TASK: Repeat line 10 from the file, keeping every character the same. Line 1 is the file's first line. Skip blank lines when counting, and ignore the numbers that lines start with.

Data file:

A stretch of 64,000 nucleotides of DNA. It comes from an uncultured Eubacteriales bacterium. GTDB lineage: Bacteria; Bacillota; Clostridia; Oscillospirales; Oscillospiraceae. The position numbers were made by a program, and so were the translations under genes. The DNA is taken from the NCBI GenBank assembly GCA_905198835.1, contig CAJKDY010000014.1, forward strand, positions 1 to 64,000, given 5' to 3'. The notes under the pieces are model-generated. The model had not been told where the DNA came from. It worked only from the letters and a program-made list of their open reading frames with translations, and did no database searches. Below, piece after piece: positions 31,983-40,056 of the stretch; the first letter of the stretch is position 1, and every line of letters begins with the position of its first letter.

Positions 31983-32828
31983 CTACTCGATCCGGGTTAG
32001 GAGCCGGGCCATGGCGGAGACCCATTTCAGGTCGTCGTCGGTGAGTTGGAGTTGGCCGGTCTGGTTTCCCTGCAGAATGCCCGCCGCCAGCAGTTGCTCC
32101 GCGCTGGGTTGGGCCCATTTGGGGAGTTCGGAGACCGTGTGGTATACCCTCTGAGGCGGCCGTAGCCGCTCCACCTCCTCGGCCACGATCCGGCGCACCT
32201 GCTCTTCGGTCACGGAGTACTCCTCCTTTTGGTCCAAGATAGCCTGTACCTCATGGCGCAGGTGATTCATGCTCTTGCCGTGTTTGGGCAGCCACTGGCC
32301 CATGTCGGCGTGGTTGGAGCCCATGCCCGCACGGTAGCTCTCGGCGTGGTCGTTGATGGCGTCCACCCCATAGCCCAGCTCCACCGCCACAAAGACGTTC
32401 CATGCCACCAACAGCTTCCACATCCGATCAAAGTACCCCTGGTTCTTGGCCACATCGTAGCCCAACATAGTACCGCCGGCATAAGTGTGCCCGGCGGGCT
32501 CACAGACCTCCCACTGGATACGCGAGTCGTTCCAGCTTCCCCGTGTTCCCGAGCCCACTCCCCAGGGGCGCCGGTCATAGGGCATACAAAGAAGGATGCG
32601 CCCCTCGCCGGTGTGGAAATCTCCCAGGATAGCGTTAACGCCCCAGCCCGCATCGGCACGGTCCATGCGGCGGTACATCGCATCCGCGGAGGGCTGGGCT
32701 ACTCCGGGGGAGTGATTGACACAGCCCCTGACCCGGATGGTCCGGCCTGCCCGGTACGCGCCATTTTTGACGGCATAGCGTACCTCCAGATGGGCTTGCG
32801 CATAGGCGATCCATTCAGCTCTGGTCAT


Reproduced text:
32601 CCCCTCGCCGGTGTGGAAATCTCCCAGGATAGCGTTAACGCCCCAGCCCGCATCGGCACGGTCCATGCGGCGGTACATCGCATCCGCGGAGGGCTGGGCT